Mona Lisa, or La Gioconda (La Joconde) is a 16th-century portrait painted in oil on a poplar panel by Leonardo Da Vinci during the Italian Renaissance. It is arguably the most famous painting in the world, and few other works of art have been subject to as much scrutiny, study, mythologizing and parody.
Her identity was a mystery until recently. German researchers claim they have solved the mystery of the woman who was Mona Lisa. They believe it was Lisa del Giocondo, the wife of a wealthy merchant in Florence named Francesco del Giocondo.
The history of the Mona Lisa is shrouded in mystery. Among the aspects which remain unclear are the exact identity of the sitter, who commissioned the portrait, how long Leonardo worked on the painting, how long he kept it, and how it came to be in the French royal collection.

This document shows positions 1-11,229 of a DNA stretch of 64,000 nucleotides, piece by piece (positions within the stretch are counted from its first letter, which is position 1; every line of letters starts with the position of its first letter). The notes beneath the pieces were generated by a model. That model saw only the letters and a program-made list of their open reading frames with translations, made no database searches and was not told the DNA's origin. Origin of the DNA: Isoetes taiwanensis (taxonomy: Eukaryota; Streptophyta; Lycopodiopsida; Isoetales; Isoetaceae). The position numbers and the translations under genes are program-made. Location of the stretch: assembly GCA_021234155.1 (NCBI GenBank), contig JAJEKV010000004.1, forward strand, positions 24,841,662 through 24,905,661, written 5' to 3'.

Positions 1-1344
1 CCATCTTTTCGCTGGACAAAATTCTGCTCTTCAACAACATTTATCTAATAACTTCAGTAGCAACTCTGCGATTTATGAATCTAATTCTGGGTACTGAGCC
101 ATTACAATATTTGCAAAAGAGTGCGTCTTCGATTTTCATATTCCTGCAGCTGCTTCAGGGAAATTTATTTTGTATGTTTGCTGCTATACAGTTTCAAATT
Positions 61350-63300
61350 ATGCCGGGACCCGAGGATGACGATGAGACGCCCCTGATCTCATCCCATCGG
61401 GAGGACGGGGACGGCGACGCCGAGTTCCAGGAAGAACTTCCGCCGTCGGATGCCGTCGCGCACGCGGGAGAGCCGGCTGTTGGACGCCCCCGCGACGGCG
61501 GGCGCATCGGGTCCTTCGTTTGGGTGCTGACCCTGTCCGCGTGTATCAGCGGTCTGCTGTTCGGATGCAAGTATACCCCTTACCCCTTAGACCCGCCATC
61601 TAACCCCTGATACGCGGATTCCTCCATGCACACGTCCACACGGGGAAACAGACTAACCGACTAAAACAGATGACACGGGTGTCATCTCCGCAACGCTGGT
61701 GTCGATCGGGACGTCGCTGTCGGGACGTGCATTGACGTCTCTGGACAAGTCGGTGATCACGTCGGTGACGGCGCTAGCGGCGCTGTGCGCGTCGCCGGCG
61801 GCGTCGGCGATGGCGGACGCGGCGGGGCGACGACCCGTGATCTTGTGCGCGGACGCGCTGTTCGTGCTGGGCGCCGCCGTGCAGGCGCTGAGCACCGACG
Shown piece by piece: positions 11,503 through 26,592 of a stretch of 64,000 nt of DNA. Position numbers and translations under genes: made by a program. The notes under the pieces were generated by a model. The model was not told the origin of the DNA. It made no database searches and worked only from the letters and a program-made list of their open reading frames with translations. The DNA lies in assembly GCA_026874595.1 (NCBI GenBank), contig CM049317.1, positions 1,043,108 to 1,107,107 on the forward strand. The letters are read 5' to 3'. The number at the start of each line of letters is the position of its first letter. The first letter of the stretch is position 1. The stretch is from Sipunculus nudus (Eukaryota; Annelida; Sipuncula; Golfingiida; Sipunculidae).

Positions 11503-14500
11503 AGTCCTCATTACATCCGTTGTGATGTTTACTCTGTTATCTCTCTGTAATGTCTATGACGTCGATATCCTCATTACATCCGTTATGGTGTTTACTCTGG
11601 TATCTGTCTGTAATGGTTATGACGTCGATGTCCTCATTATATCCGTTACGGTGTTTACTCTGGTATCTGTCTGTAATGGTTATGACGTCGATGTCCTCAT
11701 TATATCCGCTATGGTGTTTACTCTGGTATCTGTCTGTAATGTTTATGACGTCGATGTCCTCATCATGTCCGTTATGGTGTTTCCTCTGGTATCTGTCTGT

The portrait may have been painted to mark one of two events - either when Francesco del Giocondo and his wife bought their own house in 1503, or when their second son, Andrea, was born in December 1502 after the death of a daughter in 1499. The delicate dark veil that covers Mona Lisa's hair is sometimes considered a mourning veil. In fact, such veils were commonly worn as a mark of virtue. Her clothing is unremarkable. Neither the yellow sleeves of her gown, nor her pleated gown, nor the scarf delicately draped round her shoulders are signs of aristocratic status.
The discovery is based on dated notes by a Florentine city official who was a friend of the artist. Interestingly, the painting, now on display at the Louvre in Paris, is called La Gioconda in Italian, which means the happy or joyful woman.
( Photo credit: Musée du Louvre/A. Dequier )